To see this clearly, Select the curve and choose a Stepped Tangent

A stepped tangent holds the value of the after the key and then jumps instantaneously to the next key.

This shows how a straight curve between keys is no change and a vertical change between keys is instantaneous and a sloped line is something in between.

A Stepped Next tangent change the value to the next value as after the key and holds it until the next key.

Try the other tangents, but these are the ones you will mostly use.

Change the tangent type back to Auto or Clamped (they are the same in this case)

Make the ball bounce

We want the ball to bounce. Let's put a key frame at frame 20, for Translate Y, at a value of 0.

The ball bounces, but the movement isn't really "bouncy". Let's fix it using the tangent handles.

Tangent Handles

If you select a key in the Graph Editor, you see a tangent handle.

Select one side or the other and, with the Move tool selected, move the tangent handle up and down to change the slope of the curve.

In a bounce, you want the curve coming into and out of the "bounce" key to be a big slope to create the feel of the bounce.

But tangent handles change together.

To fix it, you have to Break the Tangent.

Under Tangent, choose Break Handle.

Then you can move each handle separately.

And you can see the result.

Some tricks for moving and editing keys

Once you animated your scene, you may want to make some changes to the timing. Your tendency may be to add more keys, but a better way to do it is to change the tangents and/or edit where the keys are in time.

Here are some tips for doing that.

To move a single frame in the time slider:

  • Shift + MMB drag across a red key tick mark
  • Use the arrows to drag the key to another frame

To move two or more key frames in the time slider

  • Shift + MMB drag across two or more red key tick marks
  • Use one of the inner arrows to move the keys to a new spot on the timeline without changing the time between those keys

  • Use one of the outer arrows to expand or contract the number of frames between the keys you've highlighted

To delete a Key

  • Right click on the key in the timeline
  • Select delete

To copy a key from one frame to another

  • Right click on the key in the timeline
  • Select copy
  • Go to the frame you want to copy to
  • Right click and select Paste>Paste

Animating your Character

When you animate your character, you set a key frame on the controller - not the joint or the geometry, in most cases, that is.

Remember, unless you have a character set, you need to key every control separately.

To make it possible to set keys on all the controls at one time, use Character Sets or marquee select all the controls.

Character sets are done one way in HumanIK and QuickRig characters. For other characters, I have instructions below, for making Character Sets and SubCharacter Sets.

HumanIK and QuickRig Keys.

To set keys in HumanIK and Quick Rigged characters, you use the HumanIK window.

Click in the arrow in the blue HumanIK window on the upper left. Rename the character.

There are two icons to the right of the skeleton icon. One selects the full character's controls, the other lets you select controls individually.

To choose controls individually, you select the controls on the human model by clicking on it.

To start, it is a good idea to set the character into the starting pose on frame on, Select the icon for the entire character, hit "s". If you find that isn't working, marquee select all the controls. and hit "s"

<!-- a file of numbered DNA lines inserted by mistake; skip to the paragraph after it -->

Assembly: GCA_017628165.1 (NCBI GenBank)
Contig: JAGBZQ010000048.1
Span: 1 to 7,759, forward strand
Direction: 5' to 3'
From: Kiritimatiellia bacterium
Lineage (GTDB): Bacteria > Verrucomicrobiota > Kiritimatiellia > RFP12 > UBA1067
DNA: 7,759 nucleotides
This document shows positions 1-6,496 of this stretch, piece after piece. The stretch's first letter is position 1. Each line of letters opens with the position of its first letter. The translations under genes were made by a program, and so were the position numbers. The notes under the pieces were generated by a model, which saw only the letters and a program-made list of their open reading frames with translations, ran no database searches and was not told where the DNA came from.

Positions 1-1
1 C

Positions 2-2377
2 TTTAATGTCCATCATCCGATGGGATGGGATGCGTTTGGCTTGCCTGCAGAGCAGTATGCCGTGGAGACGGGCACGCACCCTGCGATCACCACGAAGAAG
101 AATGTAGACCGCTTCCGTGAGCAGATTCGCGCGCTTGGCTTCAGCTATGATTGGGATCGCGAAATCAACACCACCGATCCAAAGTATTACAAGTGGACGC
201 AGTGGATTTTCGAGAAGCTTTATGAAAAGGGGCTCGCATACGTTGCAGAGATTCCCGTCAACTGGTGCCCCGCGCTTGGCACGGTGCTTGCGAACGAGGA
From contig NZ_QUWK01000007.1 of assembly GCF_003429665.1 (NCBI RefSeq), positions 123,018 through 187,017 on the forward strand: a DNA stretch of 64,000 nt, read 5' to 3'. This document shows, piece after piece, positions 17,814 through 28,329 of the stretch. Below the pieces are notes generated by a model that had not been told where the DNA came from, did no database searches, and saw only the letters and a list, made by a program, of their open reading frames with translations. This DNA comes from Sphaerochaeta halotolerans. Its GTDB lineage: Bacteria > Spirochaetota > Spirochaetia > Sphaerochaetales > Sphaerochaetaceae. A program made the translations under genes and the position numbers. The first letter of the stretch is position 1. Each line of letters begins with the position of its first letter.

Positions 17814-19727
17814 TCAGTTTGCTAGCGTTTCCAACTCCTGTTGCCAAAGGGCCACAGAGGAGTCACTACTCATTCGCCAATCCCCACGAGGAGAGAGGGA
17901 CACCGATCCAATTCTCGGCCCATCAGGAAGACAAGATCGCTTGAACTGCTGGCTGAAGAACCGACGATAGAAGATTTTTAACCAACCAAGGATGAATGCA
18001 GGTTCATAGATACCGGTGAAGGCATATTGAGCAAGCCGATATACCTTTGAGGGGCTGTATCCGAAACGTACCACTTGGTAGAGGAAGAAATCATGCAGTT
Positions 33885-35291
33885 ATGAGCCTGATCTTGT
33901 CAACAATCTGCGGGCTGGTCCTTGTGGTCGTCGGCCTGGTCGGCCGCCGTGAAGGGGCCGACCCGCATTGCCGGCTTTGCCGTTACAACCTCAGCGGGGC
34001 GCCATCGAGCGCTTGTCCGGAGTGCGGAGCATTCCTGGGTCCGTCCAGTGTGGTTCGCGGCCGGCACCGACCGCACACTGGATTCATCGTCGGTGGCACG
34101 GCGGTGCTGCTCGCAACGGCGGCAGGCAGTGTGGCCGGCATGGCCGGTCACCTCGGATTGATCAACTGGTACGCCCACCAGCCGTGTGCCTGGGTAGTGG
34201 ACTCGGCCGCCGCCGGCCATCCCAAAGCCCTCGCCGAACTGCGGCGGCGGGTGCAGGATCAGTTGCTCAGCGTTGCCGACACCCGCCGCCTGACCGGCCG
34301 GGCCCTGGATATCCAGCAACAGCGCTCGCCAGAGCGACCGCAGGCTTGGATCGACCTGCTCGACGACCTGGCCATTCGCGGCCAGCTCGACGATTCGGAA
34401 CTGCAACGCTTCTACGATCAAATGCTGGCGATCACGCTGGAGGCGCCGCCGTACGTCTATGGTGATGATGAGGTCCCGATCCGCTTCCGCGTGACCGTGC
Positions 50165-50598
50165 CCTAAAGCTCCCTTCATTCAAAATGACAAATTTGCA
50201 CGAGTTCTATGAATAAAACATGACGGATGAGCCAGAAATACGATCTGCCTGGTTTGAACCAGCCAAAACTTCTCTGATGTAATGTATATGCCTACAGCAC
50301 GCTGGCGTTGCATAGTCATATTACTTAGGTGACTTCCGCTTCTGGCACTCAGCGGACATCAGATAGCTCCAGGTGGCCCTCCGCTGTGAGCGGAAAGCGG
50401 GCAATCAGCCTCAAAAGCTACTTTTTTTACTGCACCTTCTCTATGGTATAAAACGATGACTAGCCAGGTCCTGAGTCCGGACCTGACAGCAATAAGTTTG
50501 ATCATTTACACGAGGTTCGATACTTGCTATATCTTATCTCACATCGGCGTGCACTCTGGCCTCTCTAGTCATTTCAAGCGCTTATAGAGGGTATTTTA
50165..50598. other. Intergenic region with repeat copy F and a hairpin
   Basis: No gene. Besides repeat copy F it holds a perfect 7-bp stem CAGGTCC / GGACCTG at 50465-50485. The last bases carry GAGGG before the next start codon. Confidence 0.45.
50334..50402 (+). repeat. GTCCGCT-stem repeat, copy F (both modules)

Go to another frame, move the controls, hit "s".

It creates a lot of keys if you always key every attribute. Selecting by individual control can be useful to avoid too many keys.

Auto Key

If hitting "s" is hard to remember, you can use the Auto Key option.

Selet the Auto Key Toggle to the right of the Playback Range Slider.

Be sure you are in FULL Character selection mode.

Then go to whatever frame you want, move any control, and it will automatically set a key.

AutoKey sets a key on any changes you make automatically.

It's easy, but do be careful, because you can easily over-ride a key you liked by moving something in that frame.

Character Sets

Character Sets and Sub-Character Sets are ways to allow an animator to set a key on multiple objects or controls and attribute values at one time.

It is straight forward to set up a Character Set, especially if you have a control for each joint.

In the Outliner, shift select all the controls for the character.

Then, in the Animation Module, go to Key>Create Character Set>Options Box

Name Your Character Set

The default settings are fine, unless you want to animate scale or visibility. In that case, I like to choose either All Keyable (easiest) or Channel Box (if you are sure your Channel Box is set up correctly).

The hit Create Character Set.

You will notice the Character Set to the right of the Playback Range Slider.

When the Character Set is active, everytime you hit "s" it sets a key on every control for every keyable attribute or every attribute in the Channel Box or the Default

Sub-Character Sets

Sub-Character Sets are helpful if you want to key the lower body separately from the upper body. You would follow the same instructions as above

But only choose a sub-set of the controls that fit the Sub-Character you want to create. In this case, I want to find all the hip, knee, leg and foot controls for both the right and left side of the body.

Go to Key>Create Sub-Character Set>Option Box

Now you will have both a Character Set and a subset. You can have as many sub-characters as you want to.

Again, you can have as many sub-character sets as you want, and if you go to NONE in the character set section by the Range Slider, you can set keys on controls individually, too.